Marilyn A. Brown, Professor, Georgia Institute of Technology
Mega projects are always risky, and the stakes riding on the new nuclear reactors at Plant Vogtle couldn’t be higher.
With the cancellation of VC Summer’s nuclear construction project in South Carolina on July 31, Georgia’s plant Vogtle is now the only nuclear plant under construction in the U.S.
Since about 2007 natural gas prices have plummeted as a result of “fracking.” The cost of wind and solar power has also declined remarkably, and eliminating the wasteful ways we use electricity continues to be a vast and cheap energy resource. So, if the original decision to build two new reactors were made today, Georgians would not be debating two new units at plant Vogtle. But with so much construction already accomplished and with Georgia Power’s $4.5 billion estimated cost-to-complete, the “go” decision now is clear…the project should be finished. It is the least-cost option, and it will add significant reliable baseload generation.
When I was appointed to the Tennessee Valley Authority’s Board of Directors in 2010, the fate of TVA’s partially-finished second reactor at Watts Bar in Tennessee was uncertain. The goal of reliable and affordable electricity (along with environmental stewardship and economic development) dictated TVA’s decision to complete, and late last year, the Watts Bar 2 reactor began commercial operation. Today, 40% of TVA’s electricity is generated by its nuclear fleet, its rates remain low, and its CO2 emissions are half what they were in 2005.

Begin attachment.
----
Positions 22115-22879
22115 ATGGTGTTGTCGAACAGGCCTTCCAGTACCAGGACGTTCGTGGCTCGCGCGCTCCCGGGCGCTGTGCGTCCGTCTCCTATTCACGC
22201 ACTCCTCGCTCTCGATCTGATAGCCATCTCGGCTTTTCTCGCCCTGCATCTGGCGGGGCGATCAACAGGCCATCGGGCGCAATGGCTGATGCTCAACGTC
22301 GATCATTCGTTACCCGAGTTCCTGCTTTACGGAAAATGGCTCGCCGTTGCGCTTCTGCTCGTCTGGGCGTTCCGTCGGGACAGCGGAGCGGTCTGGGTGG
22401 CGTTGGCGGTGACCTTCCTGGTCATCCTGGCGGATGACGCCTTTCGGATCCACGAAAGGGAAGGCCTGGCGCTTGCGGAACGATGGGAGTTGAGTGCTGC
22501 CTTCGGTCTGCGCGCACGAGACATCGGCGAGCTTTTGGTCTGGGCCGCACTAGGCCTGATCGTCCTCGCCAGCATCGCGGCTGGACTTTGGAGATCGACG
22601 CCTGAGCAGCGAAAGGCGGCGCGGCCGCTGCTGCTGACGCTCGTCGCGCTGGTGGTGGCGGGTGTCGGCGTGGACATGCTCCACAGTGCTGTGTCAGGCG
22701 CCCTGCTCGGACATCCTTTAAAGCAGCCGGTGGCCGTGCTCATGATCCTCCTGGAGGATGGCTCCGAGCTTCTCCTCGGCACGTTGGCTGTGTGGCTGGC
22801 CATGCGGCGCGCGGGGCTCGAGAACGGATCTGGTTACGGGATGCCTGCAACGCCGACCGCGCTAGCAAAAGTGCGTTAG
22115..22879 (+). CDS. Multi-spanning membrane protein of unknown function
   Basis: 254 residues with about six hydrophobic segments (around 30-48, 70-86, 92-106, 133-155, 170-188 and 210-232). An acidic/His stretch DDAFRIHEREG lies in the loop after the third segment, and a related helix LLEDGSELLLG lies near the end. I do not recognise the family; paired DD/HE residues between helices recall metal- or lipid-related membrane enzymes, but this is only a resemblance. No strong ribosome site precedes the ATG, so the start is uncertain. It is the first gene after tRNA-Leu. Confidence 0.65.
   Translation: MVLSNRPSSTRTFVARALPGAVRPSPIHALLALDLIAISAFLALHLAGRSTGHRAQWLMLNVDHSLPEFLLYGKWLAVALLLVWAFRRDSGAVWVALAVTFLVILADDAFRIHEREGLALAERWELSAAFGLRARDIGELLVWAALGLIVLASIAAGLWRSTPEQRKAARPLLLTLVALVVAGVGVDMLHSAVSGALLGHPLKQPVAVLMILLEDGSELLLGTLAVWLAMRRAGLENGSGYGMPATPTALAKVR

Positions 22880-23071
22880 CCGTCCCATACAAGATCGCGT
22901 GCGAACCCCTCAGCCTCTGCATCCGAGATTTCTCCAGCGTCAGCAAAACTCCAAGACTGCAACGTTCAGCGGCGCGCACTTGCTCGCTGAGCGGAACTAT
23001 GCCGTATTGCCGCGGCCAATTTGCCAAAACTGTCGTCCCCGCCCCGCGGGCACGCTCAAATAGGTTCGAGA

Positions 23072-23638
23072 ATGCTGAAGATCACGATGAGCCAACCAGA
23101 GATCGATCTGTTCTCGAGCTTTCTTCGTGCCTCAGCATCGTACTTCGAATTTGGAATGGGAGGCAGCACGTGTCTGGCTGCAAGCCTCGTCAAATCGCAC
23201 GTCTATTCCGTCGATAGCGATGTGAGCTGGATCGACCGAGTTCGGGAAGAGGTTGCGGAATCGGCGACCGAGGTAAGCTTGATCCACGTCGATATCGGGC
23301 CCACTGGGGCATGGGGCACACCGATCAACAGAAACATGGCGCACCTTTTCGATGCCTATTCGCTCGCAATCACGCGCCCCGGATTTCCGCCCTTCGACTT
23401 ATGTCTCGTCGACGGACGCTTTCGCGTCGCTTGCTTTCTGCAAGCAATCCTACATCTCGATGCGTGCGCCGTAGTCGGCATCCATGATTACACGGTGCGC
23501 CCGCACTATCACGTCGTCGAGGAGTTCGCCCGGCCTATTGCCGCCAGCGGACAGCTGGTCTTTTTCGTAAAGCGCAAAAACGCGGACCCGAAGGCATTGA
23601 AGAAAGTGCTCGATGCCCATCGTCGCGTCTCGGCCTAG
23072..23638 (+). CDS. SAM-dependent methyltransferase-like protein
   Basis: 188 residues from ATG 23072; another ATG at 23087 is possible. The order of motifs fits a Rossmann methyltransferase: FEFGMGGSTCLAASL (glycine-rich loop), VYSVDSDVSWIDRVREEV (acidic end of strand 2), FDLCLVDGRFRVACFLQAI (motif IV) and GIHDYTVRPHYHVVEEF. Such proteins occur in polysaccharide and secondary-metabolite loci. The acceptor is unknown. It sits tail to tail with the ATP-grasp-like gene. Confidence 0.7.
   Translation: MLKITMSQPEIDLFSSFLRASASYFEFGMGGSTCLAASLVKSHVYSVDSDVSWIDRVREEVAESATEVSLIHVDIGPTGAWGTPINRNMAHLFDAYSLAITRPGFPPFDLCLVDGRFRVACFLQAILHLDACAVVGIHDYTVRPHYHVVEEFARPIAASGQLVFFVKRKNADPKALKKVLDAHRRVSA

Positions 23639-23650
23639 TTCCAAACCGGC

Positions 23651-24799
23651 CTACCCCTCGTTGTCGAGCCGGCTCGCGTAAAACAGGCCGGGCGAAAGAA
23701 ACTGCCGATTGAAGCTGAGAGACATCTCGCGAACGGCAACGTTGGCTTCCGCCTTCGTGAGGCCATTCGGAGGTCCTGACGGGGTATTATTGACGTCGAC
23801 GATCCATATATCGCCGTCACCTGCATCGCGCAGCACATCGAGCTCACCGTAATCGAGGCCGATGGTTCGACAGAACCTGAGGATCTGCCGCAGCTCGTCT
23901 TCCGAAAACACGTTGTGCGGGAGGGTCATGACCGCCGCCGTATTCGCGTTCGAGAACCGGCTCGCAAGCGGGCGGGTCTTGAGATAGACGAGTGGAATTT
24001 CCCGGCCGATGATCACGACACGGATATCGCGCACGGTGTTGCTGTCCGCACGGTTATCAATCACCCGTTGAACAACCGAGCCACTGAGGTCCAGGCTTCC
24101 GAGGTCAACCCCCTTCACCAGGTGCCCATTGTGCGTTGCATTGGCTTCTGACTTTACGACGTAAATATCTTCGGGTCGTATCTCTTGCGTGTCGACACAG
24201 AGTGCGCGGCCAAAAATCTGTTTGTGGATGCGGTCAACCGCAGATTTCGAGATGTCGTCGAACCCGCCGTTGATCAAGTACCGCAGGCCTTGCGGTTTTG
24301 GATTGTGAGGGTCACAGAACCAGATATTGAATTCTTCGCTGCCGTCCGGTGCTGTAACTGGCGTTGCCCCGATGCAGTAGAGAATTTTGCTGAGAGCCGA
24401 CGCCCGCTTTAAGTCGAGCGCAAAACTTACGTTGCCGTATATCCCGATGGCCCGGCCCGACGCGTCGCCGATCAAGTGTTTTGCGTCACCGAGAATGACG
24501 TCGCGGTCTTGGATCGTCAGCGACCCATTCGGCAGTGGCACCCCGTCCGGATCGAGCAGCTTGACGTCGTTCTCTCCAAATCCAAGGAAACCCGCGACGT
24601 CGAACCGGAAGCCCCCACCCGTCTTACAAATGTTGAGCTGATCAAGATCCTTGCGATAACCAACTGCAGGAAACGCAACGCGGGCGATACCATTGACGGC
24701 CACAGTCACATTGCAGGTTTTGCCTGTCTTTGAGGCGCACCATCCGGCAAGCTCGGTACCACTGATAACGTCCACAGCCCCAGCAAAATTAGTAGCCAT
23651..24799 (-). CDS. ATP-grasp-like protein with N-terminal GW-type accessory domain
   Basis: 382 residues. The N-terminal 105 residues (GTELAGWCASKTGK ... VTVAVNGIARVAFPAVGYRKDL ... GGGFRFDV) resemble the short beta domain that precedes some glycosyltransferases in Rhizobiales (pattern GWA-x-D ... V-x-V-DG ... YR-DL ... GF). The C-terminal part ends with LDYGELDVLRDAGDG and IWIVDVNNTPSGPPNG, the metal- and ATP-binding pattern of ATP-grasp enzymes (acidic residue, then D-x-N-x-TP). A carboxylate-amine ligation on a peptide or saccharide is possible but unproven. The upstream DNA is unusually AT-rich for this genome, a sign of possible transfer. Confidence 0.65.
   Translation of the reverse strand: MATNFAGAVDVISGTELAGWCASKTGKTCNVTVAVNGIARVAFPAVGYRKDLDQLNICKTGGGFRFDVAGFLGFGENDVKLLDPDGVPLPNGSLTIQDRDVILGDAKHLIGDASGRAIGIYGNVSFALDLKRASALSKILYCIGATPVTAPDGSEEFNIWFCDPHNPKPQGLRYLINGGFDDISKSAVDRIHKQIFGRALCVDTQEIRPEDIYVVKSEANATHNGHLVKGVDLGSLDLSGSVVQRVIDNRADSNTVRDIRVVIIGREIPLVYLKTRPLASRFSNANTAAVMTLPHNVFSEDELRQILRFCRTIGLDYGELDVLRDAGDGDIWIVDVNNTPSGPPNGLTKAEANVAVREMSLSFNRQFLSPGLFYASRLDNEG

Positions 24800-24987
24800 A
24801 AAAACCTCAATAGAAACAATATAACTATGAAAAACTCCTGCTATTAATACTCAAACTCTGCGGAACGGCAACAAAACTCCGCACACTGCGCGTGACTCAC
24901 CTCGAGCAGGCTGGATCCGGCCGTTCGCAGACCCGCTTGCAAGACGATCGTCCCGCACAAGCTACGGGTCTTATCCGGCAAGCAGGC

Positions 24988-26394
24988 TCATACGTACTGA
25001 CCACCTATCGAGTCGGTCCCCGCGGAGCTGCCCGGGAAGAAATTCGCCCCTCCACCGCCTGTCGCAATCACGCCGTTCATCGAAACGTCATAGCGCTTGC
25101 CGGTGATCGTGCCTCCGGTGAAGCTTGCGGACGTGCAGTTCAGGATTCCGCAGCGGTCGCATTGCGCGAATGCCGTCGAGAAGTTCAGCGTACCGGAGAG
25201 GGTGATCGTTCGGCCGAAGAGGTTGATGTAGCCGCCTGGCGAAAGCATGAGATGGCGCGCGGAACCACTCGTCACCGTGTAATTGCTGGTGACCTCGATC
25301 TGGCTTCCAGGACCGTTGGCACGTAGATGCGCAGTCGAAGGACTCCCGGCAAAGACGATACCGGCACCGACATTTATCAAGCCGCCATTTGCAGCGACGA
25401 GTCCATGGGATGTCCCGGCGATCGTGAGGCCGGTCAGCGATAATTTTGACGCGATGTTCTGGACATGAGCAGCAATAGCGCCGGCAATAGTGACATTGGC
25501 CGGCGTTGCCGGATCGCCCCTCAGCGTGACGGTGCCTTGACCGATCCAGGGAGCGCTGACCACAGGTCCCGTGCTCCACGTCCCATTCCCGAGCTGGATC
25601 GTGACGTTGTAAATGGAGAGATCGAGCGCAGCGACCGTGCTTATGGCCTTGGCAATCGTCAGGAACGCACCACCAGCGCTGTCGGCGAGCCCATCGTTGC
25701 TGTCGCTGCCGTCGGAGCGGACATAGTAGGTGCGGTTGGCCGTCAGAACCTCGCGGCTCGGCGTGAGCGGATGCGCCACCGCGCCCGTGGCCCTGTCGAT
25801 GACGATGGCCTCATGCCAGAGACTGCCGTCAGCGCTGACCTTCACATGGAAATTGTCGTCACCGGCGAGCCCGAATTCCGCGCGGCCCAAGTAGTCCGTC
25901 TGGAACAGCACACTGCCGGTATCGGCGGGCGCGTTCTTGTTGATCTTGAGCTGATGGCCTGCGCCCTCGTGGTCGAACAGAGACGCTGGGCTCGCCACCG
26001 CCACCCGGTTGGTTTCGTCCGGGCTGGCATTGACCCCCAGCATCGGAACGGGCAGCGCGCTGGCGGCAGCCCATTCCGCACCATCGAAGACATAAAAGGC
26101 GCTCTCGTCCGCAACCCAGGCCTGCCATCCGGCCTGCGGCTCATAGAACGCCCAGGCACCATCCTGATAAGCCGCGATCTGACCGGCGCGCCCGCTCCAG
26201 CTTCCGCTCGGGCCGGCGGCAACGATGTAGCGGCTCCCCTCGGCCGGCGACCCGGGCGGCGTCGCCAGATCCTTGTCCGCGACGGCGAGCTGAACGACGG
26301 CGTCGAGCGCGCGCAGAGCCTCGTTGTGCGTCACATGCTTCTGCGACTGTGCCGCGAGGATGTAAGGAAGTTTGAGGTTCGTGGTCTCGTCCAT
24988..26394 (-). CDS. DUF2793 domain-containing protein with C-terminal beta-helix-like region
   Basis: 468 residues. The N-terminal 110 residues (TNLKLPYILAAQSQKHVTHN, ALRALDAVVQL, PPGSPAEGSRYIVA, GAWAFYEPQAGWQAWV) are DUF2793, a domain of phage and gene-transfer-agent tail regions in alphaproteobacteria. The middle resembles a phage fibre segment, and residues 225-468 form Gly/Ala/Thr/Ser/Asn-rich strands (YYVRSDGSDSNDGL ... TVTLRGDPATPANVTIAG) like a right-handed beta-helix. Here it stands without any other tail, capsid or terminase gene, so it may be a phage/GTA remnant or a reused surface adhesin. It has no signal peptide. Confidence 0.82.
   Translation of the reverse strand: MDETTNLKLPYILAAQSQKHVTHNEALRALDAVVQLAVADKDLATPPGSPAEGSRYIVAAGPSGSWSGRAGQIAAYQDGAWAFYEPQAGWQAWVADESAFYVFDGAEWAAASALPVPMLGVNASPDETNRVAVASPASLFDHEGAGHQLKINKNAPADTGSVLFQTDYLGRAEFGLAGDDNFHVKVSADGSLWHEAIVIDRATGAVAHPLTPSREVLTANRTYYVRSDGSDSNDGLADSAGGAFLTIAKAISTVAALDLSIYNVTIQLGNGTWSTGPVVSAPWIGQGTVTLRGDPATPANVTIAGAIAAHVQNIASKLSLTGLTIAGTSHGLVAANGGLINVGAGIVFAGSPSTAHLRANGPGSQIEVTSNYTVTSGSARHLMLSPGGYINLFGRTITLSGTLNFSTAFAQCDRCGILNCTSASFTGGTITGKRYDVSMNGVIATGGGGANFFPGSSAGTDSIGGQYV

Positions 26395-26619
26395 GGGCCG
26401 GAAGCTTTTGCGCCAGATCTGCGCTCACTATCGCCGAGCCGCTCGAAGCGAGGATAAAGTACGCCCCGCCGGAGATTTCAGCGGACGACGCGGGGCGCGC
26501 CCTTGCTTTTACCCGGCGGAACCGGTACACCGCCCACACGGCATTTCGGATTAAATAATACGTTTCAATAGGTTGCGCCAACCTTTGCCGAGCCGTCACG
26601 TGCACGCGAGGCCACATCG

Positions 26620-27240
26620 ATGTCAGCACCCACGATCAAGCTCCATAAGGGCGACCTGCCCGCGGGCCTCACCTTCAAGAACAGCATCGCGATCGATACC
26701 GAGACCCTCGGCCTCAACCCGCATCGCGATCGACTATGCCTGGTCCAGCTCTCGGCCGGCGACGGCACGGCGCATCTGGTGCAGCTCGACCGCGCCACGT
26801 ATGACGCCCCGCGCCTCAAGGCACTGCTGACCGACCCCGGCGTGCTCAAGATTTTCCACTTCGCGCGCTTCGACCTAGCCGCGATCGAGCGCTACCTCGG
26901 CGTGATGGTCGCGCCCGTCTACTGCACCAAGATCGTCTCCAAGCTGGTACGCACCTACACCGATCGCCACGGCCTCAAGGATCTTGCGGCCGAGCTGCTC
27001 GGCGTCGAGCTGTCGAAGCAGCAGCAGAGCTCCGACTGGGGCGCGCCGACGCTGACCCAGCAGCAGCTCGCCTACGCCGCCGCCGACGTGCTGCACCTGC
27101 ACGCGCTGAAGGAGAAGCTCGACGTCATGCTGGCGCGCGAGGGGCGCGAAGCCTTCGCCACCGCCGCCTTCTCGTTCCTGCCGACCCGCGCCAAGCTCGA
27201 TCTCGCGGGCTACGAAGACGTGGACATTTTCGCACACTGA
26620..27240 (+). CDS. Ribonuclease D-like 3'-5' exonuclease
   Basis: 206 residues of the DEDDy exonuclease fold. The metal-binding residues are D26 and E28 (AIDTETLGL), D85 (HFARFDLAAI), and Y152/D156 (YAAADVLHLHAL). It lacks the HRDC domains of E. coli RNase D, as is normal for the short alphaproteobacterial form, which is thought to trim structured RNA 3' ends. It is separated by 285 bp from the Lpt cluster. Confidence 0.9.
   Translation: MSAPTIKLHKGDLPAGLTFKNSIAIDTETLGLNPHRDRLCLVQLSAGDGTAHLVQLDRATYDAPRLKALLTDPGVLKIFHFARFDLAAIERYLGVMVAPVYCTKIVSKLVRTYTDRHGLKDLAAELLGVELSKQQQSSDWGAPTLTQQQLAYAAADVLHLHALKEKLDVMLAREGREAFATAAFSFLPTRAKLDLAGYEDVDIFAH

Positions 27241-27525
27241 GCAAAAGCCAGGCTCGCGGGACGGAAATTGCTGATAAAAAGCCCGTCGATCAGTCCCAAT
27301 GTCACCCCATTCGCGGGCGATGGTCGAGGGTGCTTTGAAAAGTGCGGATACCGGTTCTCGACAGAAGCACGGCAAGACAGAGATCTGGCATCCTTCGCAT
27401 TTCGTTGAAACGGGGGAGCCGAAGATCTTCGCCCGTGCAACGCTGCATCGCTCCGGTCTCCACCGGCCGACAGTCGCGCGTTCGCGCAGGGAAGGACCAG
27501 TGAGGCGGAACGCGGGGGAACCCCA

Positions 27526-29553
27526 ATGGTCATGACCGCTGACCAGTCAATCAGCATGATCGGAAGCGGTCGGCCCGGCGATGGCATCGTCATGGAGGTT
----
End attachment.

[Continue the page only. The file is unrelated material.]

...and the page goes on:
Watts Bar 2 is the first nuclear reactor completed in the U.S. since 1996. In the Northeast and Midwest, conditions in wholesale competitive markets have been responsible for the early retirement of several U.S. nuclear reactors. In contrast, China completed five new reactors in 2016, and it has 20 more reactors under construction. The U.S. needs a viable domestic nuclear industry to retain its critical role in nuclear nonproliferation and security.
The accelerating pace of global warming also favors completion of the Vogtle plant—16 of the last 17 years have been the hottest on record. The link to CO2 emissions is undeniable, and the power sector is responsible for about 40% of U.S. CO2 emissions. If Vogtle units 3 and 4 are not completed, new natural gas units will likely fill most of the void. Instead, Georgia has the chance to significantly expand its carbon-free nuclear capacity. Looking to the future, as renewable energy and storage devices become increasingly competitive, electricity fueled by the sun will likely replace both our coal plants as well as our gas guzzling cars.
The views expressed above are solely those of the author and not, necessarily, of Georgia Tech or TVA.